Rating: 5 out of 5 stars
Source: Review Copy from Author
Anne de Bourgh, pale, sickly, and rich, with a desirable inheritance and the promise of a brilliant betrothal, seemed to have a blessed future ahead of her. Or at least she did until Miss Elizabeth Bennet walked into her life and changed everything. With no expected betrothal, no marriage prospects, indifferent health, and her mother’s severely disappointed hopes Anne is left wondering what path her future will take… Will her mother find another auspicious suitor for her to marry? Will she be forced to settle for a marriage of convenience? Or will she find a chance of romance?
While there are many Pride and Prejudice sequels that share what becomes of Georgiana Darcy, Kitty Bennet, and Mary Bennet, Shannon Winslow has instead decided to focus her lens on some secondary characters that are not usually given a large spotlight (although one of them often demands to have her share of it!) In this charming sequel, readers will see parts of Pride and Prejudice from the point-of-views of Anne de Bourgh, Lady Catherine, Charlotte Collins, and Mrs. Jenkinson, as well as learn what becomes of them all after the close of Jane Austen’s beloved tale. Readers will not only be privy to the astute observations and inner thoughts of these ladies, but also witness their private feelings and emotions.
To hear from such a diverse group of ladies with such different situations in life and unique personalities sounds like quite a delightful prospect, doesn’t it? Absolutely! Especially when the author who is depicting these differing perspectives captures the voice and individual personality of each character with flawless authenticity. I hope Shannon Winslow takes this as a compliment, but she perfectly channels Lady C’s exalted pride, frankness of character, and imperious attitude! Her speech and inner thoughts (or should I say schemes and machinations) were some of the most entertaining to read.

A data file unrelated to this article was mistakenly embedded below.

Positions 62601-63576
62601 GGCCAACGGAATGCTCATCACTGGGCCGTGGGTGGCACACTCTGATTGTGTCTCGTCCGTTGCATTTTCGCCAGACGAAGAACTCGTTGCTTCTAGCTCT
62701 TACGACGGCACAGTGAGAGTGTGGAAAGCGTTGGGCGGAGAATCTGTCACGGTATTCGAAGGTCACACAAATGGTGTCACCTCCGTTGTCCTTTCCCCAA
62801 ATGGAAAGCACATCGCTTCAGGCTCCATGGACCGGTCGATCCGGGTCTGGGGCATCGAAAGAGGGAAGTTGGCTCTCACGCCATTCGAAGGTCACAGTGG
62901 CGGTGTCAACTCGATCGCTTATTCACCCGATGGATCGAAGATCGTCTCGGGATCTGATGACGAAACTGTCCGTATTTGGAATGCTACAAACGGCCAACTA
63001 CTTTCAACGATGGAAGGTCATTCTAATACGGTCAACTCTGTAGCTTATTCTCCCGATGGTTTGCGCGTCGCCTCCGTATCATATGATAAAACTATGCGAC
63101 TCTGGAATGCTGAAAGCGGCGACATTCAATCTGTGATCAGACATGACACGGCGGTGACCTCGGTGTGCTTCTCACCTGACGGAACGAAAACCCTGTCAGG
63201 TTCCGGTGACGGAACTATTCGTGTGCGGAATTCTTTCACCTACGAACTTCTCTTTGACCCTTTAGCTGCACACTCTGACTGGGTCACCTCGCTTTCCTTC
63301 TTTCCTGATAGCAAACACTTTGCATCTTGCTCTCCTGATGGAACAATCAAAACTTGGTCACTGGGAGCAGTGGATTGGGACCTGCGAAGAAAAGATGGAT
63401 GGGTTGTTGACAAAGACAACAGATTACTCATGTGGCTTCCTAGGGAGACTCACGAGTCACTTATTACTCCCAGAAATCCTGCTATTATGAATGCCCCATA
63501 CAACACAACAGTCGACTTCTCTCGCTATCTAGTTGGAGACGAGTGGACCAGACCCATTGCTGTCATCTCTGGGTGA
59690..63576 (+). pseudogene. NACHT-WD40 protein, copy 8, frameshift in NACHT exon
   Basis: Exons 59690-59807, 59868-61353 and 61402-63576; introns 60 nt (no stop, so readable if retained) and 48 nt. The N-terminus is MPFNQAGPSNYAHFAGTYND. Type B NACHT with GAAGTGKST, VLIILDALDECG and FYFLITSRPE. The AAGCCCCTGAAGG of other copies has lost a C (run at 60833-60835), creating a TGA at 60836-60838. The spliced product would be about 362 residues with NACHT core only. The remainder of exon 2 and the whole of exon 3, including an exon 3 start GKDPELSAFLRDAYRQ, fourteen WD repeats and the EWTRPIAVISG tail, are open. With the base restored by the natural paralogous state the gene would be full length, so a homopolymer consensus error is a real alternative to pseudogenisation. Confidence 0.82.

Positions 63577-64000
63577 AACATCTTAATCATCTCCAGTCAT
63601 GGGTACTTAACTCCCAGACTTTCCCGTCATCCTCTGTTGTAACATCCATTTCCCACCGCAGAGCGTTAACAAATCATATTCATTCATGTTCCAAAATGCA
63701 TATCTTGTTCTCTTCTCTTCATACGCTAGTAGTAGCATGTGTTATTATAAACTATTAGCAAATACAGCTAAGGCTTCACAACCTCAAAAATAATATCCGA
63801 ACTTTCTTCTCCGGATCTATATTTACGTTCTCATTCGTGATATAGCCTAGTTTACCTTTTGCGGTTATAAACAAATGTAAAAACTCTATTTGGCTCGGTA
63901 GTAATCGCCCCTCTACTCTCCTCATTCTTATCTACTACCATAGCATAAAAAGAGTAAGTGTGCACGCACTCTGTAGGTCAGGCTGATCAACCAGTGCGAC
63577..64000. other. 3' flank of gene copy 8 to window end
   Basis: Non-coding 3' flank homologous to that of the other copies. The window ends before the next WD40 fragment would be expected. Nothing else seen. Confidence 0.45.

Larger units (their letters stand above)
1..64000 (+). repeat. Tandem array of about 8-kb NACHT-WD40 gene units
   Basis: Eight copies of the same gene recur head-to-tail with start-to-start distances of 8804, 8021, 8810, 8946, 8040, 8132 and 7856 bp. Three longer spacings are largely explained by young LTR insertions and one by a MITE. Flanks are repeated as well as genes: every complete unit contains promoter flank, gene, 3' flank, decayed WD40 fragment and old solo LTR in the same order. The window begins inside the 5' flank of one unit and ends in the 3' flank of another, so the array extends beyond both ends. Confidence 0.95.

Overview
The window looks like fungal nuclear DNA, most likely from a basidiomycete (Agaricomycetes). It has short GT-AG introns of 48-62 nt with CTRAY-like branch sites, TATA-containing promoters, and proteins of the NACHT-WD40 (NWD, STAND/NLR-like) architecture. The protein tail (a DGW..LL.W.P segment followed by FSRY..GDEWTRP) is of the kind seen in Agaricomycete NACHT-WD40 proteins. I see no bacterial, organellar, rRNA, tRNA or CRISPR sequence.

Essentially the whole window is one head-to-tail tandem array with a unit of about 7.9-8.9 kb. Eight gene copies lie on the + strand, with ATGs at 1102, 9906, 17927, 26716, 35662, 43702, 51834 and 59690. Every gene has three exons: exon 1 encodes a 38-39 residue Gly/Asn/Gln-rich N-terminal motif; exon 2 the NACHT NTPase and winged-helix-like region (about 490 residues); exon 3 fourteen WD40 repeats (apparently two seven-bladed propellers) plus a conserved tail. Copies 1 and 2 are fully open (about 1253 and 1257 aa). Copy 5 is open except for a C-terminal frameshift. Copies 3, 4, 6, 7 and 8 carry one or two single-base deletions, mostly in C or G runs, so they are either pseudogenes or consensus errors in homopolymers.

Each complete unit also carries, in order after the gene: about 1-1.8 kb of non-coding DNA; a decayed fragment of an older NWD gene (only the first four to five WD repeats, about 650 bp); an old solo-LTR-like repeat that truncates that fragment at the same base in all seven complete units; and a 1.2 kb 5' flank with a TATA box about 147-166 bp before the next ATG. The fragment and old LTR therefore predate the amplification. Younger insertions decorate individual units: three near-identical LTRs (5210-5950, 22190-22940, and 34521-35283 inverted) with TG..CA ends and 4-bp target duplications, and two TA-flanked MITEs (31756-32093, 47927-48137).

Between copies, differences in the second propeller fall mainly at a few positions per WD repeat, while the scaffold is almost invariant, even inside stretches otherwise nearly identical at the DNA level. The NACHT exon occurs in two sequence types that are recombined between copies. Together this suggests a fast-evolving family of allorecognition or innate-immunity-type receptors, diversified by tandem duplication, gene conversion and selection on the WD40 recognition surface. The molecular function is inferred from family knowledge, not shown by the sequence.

As someone who is of a quiet nature themselves, I most loved seeing more from the quiet personalities of Anne de Bourgh and Mrs. Jenkinson. I loved seeing how Anne viewed the world – what she thought of her cousins, her mother, her future. Ms. Winslow pleasantly fleshes out Anne’s character and gives her a heartwarming affection for her cousins, a fond attachment to her father, a sincere friendship with Mrs. Jenkinson, and girlish dreams of romance. I loved being witness to Anne’s daydreams and seeing how she would imagine different scenes of her life taking place or seeing her playing out various conversations. It shows that she has a witty and lively mind but just lacks the courage and confidence to speak out more.
Another element I greatly enjoyed in this story was seeing the interesting dynamic and differences between Lady C and her daughter – how both seem to want to do their duty/responsibility, yet there isn’t much affection or admiration between them. In addition, I also loved seeing more of Mr. Essex, who is sent after a long line of unsuccessful doctors to see if he could help improve Anne’s health. His care and concern are sincere and I enjoyed seeing how he could deftly handle Lady Catherine into doing his will. 😉 And lastly, I enjoyed the little hints we learned about the past – like what Mrs. Jenkinson’s life was like before she became Anne’s companion and what happened to Anne’s father when she was fourteen.
With her newest Austenesque release Shannon Winslow brings readers on an exceptionally satisfying sojourn to Rosings Parks and delivers a thoughtful and thorough tale of the ladies that live therein. I highly recommend!
(NOTE: this alternate point-of-view sequel parallels Shannon Winslow’s The Darcys of Pemberley, and while this story does stand alone for the most part, there are some details alluded to in this sequel that are further expounded upon in The Darcys of Pemberley.)